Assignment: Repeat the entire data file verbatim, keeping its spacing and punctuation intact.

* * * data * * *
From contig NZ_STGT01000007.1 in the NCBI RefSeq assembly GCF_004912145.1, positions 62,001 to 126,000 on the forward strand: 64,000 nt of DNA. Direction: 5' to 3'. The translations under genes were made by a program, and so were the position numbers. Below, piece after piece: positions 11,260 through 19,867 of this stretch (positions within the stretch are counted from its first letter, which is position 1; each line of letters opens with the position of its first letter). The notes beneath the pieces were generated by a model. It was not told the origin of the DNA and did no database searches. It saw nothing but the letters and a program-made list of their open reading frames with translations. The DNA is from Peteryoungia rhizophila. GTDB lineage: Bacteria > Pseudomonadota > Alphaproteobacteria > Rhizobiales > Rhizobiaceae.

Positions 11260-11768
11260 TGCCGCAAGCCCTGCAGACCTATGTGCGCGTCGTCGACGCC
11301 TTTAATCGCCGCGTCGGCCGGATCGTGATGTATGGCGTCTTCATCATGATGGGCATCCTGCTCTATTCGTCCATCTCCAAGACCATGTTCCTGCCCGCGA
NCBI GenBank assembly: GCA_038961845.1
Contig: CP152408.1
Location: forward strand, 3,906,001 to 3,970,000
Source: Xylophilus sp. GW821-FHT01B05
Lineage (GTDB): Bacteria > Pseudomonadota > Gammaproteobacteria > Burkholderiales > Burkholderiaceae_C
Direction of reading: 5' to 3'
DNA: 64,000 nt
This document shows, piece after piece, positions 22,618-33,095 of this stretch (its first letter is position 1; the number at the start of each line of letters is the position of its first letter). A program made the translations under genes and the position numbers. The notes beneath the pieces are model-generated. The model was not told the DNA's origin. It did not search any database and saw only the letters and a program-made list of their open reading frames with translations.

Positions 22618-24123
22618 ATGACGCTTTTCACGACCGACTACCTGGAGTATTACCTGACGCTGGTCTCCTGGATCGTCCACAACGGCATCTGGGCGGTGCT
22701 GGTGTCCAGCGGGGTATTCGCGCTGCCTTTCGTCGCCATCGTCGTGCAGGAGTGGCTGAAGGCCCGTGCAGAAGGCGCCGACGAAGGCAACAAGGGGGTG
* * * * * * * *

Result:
From contig NZ_STGT01000007.1 in the NCBI RefSeq assembly GCF_004912145.1, positions 62,001 to 126,000 on the forward strand: 64,000 nt of DNA. Direction: 5' to 3'. The translations under genes were made by a program, and so were the position numbers. Below, piece after piece: positions 11,260 through 19,867 of this stretch (positions within the stretch are counted from its first letter, which is position 1; each line of letters opens with the position of its first letter). The notes beneath the pieces were generated by a model. It was not told the origin of the DNA and did no database searches. It saw nothing but the letters and a program-made list of their open reading frames with translations. The DNA is from Peteryoungia rhizophila. GTDB lineage: Bacteria > Pseudomonadota > Alphaproteobacteria > Rhizobiales > Rhizobiaceae.

Positions 11260-11768
11260 TGCCGCAAGCCCTGCAGACCTATGTGCGCGTCGTCGACGCC
11301 TTTAATCGCCGCGTCGGCCGGATCGTGATGTATGGCGTCTTCATCATGATGGGCATCCTGCTCTATTCGTCCATCTCCAAGACCATGTTCCTGCCCGCGA
NCBI GenBank assembly: GCA_038961845.1
Contig: CP152408.1
Location: forward strand, 3,906,001 to 3,970,000
Source: Xylophilus sp. GW821-FHT01B05
Lineage (GTDB): Bacteria > Pseudomonadota > Gammaproteobacteria > Burkholderiales > Burkholderiaceae_C
Direction of reading: 5' to 3'
DNA: 64,000 nt
This document shows, piece after piece, positions 22,618-33,095 of this stretch (its first letter is position 1; the number at the start of each line of letters is the position of its first letter). A program made the translations under genes and the position numbers. The notes beneath the pieces are model-generated. The model was not told the DNA's origin. It did not search any database and saw only the letters and a program-made list of their open reading frames with translations.

Positions 22618-24123
22618 ATGACGCTTTTCACGACCGACTACCTGGAGTATTACCTGACGCTGGTCTCCTGGATCGTCCACAACGGCATCTGGGCGGTGCT
22701 GGTGTCCAGCGGGGTATTCGCGCTGCCTTTCGTCGCCATCGTCGTGCAGGAGTGGCTGAAGGCCCGTGCAGAAGGCGCCGACGAAGGCAACAAGGGGGTG